3. Accelerating current megatrends: Digital connectivity investment will increase as more people work remotely and demand for internet services increases. Projects that improve physical connectivity will also rise to address supply chain, logistics and food security needs. There needs to be a move away from restrictive contracts to deeper collaborative approaches by diversifying the ways we deliver projects. Collaborative delivery models and outcome-based procurement will help foster innovation, break silos and enable best technologies to be applied. New talent, especially women and digital natives, needs to be encouraged into infrastructure sectors through thoughtful and deliberate workforce planning.
4. Political and economic instability leading to cautious investor appetite: Political disruptions may lead to financial and trade sanctions and energy insecurity in some markets. The ending of quantitative easing in developed countries, coupled with the ongoing risk of lockdowns and an uneven recovery can trigger destabilizing capital flow reversals and negative spillovers on real economic activity in emerging economies. Private investors will stay wary of investing in infrastructure in developing economies, even as countries seek to redouble investments in energy, roads and water projects.
The October 2021 IMF World Economic Outlook projects growth in emerging and developing Asia to slacken in 2022 compared to 2021. Pressure to respond quickly to new variants and manage a tightening economic environment leaves policymakers few options to maneuver. Funding decisions need to be carefully thought through to ensure value for taxpayers and a strong return on investment.
Embedding technology, climate resilience and digital capabilities will reduce costs, deliver better-quality data and improve connectivity. “Banks like AIIB can support policymakers in assessing these possibilities and derisking investments,” said Berglof.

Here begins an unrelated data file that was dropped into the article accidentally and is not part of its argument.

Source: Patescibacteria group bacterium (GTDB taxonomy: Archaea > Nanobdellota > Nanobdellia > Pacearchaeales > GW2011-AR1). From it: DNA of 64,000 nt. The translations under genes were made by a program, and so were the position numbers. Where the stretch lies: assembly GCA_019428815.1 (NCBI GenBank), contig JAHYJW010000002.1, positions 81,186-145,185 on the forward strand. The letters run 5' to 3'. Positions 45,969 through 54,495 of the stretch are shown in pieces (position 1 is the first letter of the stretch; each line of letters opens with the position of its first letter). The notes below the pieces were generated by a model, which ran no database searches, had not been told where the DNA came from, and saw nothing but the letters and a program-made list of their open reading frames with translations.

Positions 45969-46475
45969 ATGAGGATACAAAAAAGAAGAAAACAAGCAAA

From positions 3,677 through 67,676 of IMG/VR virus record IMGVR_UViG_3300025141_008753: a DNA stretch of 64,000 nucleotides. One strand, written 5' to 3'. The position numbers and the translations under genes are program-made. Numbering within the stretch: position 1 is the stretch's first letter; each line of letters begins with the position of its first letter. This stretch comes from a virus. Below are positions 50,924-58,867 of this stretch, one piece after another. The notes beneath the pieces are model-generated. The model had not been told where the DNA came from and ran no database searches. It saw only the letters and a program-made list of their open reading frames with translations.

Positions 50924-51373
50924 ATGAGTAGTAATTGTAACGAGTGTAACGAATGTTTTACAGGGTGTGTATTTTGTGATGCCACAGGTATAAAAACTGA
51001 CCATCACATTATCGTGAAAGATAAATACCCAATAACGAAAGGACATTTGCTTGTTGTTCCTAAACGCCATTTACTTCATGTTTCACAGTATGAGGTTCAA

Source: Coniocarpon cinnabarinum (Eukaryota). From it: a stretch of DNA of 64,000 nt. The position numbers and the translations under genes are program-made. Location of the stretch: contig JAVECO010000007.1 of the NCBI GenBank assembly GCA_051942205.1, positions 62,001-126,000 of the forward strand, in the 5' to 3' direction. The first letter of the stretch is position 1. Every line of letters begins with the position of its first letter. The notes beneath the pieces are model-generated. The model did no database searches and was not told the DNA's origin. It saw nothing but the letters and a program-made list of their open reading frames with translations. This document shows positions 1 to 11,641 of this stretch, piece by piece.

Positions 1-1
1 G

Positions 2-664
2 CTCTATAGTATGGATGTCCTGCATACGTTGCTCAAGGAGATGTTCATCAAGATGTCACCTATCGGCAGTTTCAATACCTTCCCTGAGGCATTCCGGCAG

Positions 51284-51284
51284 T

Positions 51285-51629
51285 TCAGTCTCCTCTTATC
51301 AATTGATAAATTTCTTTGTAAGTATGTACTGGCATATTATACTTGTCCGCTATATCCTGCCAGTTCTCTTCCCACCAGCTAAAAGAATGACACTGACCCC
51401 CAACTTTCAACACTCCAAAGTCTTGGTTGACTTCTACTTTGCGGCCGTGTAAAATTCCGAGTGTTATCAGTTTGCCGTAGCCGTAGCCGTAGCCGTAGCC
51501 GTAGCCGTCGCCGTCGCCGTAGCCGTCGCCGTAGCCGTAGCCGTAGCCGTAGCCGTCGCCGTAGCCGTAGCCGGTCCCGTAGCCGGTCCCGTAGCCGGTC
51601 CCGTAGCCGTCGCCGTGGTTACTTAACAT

Multilateral development banks are responding with continued funding for pandemic preparedness and response and support for economic resilience. As part of the coordinated international response to the pandemic, AIIB swiftly pivoted our investment strategy and launched USD13 billion COVID-19 Crisis Recovery Facility (CRF) to support AIIB’s members and clients in alleviating and mitigating economic, financial and public health pressures arising from COVID-19. The Bank also committed to have all operations aligned with the Paris Agreement by mid-July 2023. AIIB estimates its cumulative climate finance approvals to exceed USD50 billion by 2030.
The Asian Infrastructure Investment Bank (AIIB) is a multilateral development bank whose mission is financing the Infrastructure for Tomorrow—infrastructure with sustainability at its core. We began operations in Beijing in January 2016 and have since grown to 105 approved members worldwide. We are capitalized at USD100 billion and Triple-A-rated by the major international credit rating agencies. Working with partners, AIIB meets clients’ needs by unlocking new capital and investing in infrastructure that is green, technology-enabled and promotes regional connectivity.